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As Meat Loves Salt

by Maria McCann

This is a totally engrossing read. The title itself is full of intrigue and passion.Set in the 17th century the story is rich in detail with characters made up of contradictions and foibles.You will find yourself feeling sorry for them although many of their problems are self inflicted.The ending is a triumph for the author,not a happy ending but the only acceptable one.I read this book quite a long time ago and have enjoyed many others since but this is the one that left a lasting memory.

Suggested by Anne Ward, Northwest England

Tagged with: passionate repulsive riveting



I was glad to see this recommended. I too read it some years ago and it's one of my all time favourite books - and I totally disagree that the chacters were unlikeable - and I I found the love affair moving and convincing. I'm sure, as the above reader states, that there WERE plenty of feisty etc women of that time, but so what? The book is very fine as it is and the author has clearly pulled off an impressive imaginative feat in portraying the relationship between the two men. My only regret is that Maria McCann doesn't seem to have written any other novels!
I read this some years ago because the 17th century is my favourite period of history, and there is lots to recommend - it's refreshing to have the focus on ordinary people, the dialogue and details are good, it's full of period atmosphere. But - and for me this is a HUGE but - I found the characters totally unsympathetic. Indeed the narrator is someone who in real life I'd go miles to avoid, and to see so clearly inside his repellent mind for a whole book was not a pleasant experience. Everyone was unlikeable, they all tried to betray or deceive each other, and deserved everything they got and more. When I read an interview with the author stating that she'd only made the central love affair a gay one because seventeenth century women were too submissive to have an equal partnership with a man, I wondered how much research she'd done - the Civil War period is full of feisty independent women who were capable of standing up to whole armies of men. After her comments, I was really surprised to find the book in the 'gay literature' section in Waterstones! Sorry, but I can't recommend it.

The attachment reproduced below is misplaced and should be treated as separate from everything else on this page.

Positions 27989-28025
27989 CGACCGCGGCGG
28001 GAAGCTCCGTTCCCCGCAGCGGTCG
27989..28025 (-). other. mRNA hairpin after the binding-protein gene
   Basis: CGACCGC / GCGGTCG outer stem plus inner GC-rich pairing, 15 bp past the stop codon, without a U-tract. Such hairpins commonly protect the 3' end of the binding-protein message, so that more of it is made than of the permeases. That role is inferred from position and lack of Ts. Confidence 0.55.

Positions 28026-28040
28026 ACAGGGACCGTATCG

Your comments on this book has made me want to read it.I work in a Library and have just checked the catalogue and we have one copy in the County which I have just reserved. I love unusual titles and historical novels so I am really looking forward to reading this book. I will let you know how I get on with it.
Liz Rivers, Oxfordshire

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